(Bloomberg) — AT&T Inc. says less than 10% of its nationwide copper-wire telecom network has lead-clad cables, addressing investor concerns over the extend of a potentially massive contamination situation and costly cleanup.
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The Dallas-based phone giant said lead-clad cables make up a “small part” of its network of about 2 million miles of cable. Of that, about two-thirds are “either buried or in conduit” followed by aerial lines on poles and a “very small portion” running underwater, according to a filing with the US District Court for the Eastern District of California.
The issue arose last week in a Wall Street Journal story that reported lead contamination in more than 2,000 telecom cables criscrossing the country, including at playgrounds, bus stops and waterways like the Detroit River in Michigan, the Passaic River in New Jersey and Lake Tahoe. AT&T said it “strongly disagrees with the Journal’s reporting.”
The filing on Tuesday is related to a 2021 lawsuit against AT&T by the California Sportfishing Protection Alliance that’s seeking to have lead-covered cables removed from Lake Tahoe. AT&T wants to pause cable removal work and have experts assess the situation.
AT&T and peers Verizon Communications Inc. and Lumen Technologies Inc. operate some of the biggest networks in the US, and parts of those systems include lead-covered wires that date back to the early 20th century.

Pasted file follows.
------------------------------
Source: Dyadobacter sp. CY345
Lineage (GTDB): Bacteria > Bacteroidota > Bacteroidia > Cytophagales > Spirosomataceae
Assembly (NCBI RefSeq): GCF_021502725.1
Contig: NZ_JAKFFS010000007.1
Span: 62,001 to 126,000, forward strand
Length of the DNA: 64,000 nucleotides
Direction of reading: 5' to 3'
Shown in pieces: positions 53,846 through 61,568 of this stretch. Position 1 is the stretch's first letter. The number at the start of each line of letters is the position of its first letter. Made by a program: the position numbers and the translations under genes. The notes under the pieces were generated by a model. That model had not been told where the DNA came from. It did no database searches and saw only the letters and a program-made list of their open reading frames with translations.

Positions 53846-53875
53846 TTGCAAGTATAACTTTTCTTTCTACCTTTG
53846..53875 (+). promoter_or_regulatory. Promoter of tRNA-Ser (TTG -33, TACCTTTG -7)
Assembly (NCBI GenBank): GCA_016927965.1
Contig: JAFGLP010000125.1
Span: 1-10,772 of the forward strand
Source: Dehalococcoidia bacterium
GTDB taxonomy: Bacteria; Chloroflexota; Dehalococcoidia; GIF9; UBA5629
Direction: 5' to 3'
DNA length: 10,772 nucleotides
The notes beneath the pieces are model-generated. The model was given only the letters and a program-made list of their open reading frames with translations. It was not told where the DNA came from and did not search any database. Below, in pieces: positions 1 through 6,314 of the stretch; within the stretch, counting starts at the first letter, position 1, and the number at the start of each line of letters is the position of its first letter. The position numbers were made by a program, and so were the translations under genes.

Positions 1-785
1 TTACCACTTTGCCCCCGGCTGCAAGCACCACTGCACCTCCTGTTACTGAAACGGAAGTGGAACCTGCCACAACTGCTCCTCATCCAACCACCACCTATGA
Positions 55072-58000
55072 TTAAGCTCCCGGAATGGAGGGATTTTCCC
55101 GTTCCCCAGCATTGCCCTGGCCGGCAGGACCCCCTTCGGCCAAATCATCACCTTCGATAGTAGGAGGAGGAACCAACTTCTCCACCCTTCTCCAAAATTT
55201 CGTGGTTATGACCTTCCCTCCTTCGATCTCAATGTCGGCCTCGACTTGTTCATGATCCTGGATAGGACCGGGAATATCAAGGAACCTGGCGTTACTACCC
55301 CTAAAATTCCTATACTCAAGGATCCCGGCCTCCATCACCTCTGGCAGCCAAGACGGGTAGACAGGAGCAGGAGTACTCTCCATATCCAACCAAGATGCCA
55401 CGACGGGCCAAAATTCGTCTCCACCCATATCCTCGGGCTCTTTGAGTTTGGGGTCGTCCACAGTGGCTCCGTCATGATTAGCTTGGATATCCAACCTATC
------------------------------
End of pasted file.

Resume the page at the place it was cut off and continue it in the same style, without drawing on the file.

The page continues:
Verizon said Monday that it has started testing areas where lead from its cables was reported to be leaching into the ground and water in an effort to clarify the extent of the problem. AT&T and Verizon have fallen 14% and 10%, respectively, since the Journal’s story on July 9.
AT&T said it’s conducting additional tests including areas identified in the Journal report, and is offering free lead testing to any union employees who have worked with lead covered cables.
Other phone companies are providing lead disclosures as well. Regional phone service provider TDS Telecommunications LLC, a unit of Telephone & Data Systems Inc. announced Monday that it had found about 10 miles of its network had lead covered cables.
Case is California Sport Fishing Protection Alliance v. Pacific Bell Telephone Co., 2:21-cv-00073, US District Court, Eastern District of California.
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